Control & Crisis in Colonial Kenya: The Dialectic of Domination

By Bruce Berman | Go to book overview

unthinkable in 1954 was logical and compelling by 1960 -- dispossession of the settlers, an end to direct colonial domination, and as rapid a transfer as possible of state power and key sectors of the agrarian economy to an African dominant class. Even so, considerable effort was expended by the metropolitan state and capital during the 1960-2 period in ultimately futile efforts to find a multiracial formula that would preserve a public political role for Europeans in an independent Kenya. Meanwhile, persistent (if largely groundless) European fears over the devotion of African nationalists to capitalist forms of property and production led to extensive efforts to erect internal and external constraints on radical change that were to a great extent probably unnecessary. Despite the emergence of a general strategy of decolonization, considerable bargaining, temporizing and fumbling false starts ensued before viable institutional arrangements were forged, and the working out of these arrangements was not completed, as in the settlement schemes and the transfer of the rest of the 'White' highlands into African hands, until the 1970s.

The transformation of Kenya into a 'developing nation' was thus partially an unintended conjuncture and partially an intended outcome that emerged from the interplay of structural change and political struggle. In the course of the changes in internal structure and external position in the world system that this involved, the settlers and the political control apparatus of the colonial state began to be displaced when they had become an obstacle to the further development of capitalist social forces in Kenya. The final irony, perhaps, is that the growing articulation of indigenous peasant and capitalist production with international capital, the expanding presence of advanced multinational industrial capital, and the newly independent state's ties to Britain, the USA and international agencies such as the World Bank meant that by the end of the process of 'decolonization' Kenya was more broadly and tightly integrated into the capitalist world system than it had ever been before.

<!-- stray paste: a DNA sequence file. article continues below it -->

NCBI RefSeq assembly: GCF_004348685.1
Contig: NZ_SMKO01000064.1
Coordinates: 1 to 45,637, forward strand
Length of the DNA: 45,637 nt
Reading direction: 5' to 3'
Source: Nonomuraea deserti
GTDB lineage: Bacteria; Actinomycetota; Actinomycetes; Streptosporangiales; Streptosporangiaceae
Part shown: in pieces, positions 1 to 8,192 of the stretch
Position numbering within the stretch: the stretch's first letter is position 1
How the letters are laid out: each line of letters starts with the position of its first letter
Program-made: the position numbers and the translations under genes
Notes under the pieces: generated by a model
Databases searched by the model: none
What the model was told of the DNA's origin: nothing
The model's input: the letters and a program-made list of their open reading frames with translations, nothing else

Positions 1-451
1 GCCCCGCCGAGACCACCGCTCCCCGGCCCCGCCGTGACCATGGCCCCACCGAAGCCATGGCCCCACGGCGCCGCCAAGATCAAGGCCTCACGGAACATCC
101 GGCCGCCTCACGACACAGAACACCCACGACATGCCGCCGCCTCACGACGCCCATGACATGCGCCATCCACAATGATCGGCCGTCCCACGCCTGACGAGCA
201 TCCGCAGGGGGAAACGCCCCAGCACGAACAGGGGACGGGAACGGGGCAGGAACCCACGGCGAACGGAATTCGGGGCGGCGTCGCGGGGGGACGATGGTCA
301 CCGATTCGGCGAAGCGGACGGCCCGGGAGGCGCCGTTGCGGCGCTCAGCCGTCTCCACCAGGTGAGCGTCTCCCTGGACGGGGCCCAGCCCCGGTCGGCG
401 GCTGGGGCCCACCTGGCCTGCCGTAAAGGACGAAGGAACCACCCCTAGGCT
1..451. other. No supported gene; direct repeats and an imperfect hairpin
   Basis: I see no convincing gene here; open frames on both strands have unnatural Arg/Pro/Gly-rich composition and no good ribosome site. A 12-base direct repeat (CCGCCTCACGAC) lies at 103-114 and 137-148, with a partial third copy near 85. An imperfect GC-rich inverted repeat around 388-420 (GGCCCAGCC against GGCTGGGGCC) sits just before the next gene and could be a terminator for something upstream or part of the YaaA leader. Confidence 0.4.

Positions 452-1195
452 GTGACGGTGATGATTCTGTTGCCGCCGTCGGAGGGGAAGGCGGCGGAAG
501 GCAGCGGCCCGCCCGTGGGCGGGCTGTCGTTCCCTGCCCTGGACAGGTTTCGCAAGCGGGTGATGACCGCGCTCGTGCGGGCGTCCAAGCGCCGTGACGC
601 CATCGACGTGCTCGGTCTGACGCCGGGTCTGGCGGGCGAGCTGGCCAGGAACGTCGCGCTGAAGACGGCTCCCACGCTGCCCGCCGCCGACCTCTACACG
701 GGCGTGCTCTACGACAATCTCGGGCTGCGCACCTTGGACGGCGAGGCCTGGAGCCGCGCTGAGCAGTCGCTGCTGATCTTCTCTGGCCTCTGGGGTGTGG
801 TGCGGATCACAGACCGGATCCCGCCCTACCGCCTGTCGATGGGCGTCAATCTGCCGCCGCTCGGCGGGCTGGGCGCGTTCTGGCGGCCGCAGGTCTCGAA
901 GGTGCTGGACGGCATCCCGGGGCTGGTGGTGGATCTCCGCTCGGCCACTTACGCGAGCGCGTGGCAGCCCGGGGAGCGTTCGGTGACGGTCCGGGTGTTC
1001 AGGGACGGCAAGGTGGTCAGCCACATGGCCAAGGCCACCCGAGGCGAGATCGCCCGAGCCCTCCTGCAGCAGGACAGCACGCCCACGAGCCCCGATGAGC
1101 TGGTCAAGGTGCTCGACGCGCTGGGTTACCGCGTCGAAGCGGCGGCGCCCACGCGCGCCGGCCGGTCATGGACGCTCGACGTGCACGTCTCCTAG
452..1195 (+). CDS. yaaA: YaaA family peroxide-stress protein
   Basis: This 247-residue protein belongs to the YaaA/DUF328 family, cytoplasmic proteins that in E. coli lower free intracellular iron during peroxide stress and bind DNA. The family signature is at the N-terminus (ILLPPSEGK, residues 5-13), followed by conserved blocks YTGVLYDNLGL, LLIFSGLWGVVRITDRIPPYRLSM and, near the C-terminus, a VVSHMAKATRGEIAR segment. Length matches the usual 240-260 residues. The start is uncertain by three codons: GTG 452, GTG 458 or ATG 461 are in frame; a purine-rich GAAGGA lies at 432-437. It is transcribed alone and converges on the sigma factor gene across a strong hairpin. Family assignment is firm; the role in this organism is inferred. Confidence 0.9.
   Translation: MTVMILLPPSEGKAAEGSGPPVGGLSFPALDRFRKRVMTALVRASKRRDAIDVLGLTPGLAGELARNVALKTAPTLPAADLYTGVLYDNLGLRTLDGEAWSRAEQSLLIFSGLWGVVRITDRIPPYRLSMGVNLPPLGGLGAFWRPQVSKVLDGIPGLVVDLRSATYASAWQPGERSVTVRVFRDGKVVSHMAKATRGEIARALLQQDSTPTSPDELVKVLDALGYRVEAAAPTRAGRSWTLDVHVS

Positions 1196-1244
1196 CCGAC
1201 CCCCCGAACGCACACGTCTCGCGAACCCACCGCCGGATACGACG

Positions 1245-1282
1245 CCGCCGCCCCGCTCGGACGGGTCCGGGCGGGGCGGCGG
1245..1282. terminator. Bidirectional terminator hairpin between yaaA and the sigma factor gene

Notes
1.
Michael Blundell, So Rough a Wind. London: Weidenfeld & Nicolson, 1964, pp. 261-2.
2.
See, for example, Carl Rosberg & John Nottingham, The Myth of Mau Mau: Nationalism in Kenya, New York: Praeger, 1966; George Bennett, Kenya: A Political History, London: Oxford University Press, 1963; George Bennett & Carl Rosberg, The Kenyatta Election: Kenya 1960-61, London: Oxford University Press, 1961.
3.
The most important of these studies is Gary Wasserman, Politics of Decolonization:Kenya Europeans and the Land Issue

-417-

Notes for this page

Add a new note
If you are trying to select text to create highlights or citations, remember that you must now click or tap on the first word, and then click or tap on the last word.
One moment ...
Default project is now your active project.
Project items

Items saved from this book

This book has been saved
Highlights (0)
Some of your highlights are legacy items.

Highlights saved before July 30, 2012 will not be displayed on their respective source pages.

You can easily re-create the highlights by opening the book page or article, selecting the text, and clicking “Highlight.”

Citations (0)
Some of your citations are legacy items.

Any citation created before July 30, 2012 will labeled as a “Cited page.” New citations will be saved as cited passages, pages or articles.

We also added the ability to view new citations from your projects or the book or article where you created them.

Notes (0)
Bookmarks (0)

You have no saved items from this book

Project items include:
  • Saved book/article
  • Highlights
  • Quotes/citations
  • Notes
  • Bookmarks
Notes
Cite this page

Cited page

Style
Citations are available only to our active members.
Sign up now to cite pages or passages in MLA, APA and Chicago citation styles.

(Einhorn, 1992, p. 25)

(Einhorn 25)

1

1. Lois J. Einhorn, Abraham Lincoln, the Orator: Penetrating the Lincoln Legend (Westport, CT: Greenwood Press, 1992), 25, http://www.questia.com/read/27419298.

Cited page

Bookmark this page
Control & Crisis in Colonial Kenya: The Dialectic of Domination
Table of contents

Table of contents

Settings

Settings

Typeface
Text size Smaller Larger Reset View mode
Search within

Search within this book

Look up

Look up a word

  • Dictionary
  • Thesaurus
Please submit a word or phrase above.
Print this page

Print this page

Why can't I print more than one page at a time?

Full screen
/ 480

matching results for page

Cited passage

Style
Citations are available only to our active members.
Sign up now to cite pages or passages in MLA, APA and Chicago citation styles.

"Portraying himself as an honest, ordinary person helped Lincoln identify with his audiences." (Einhorn, 1992, p. 25).

"Portraying himself as an honest, ordinary person helped Lincoln identify with his audiences." (Einhorn 25)

"Portraying himself as an honest, ordinary person helped Lincoln identify with his audiences."1

1. Lois J. Einhorn, Abraham Lincoln, the Orator: Penetrating the Lincoln Legend (Westport, CT: Greenwood Press, 1992), 25, http://www.questia.com/read/27419298.

Cited passage

Thanks for trying Questia!

Please continue trying out our research tools, but please note, full functionality is available only to our active members.

Your work will be lost once you leave this Web page.

For full access in an ad-free environment, sign up now for a FREE, 1-day trial.

Already a member? Log in now.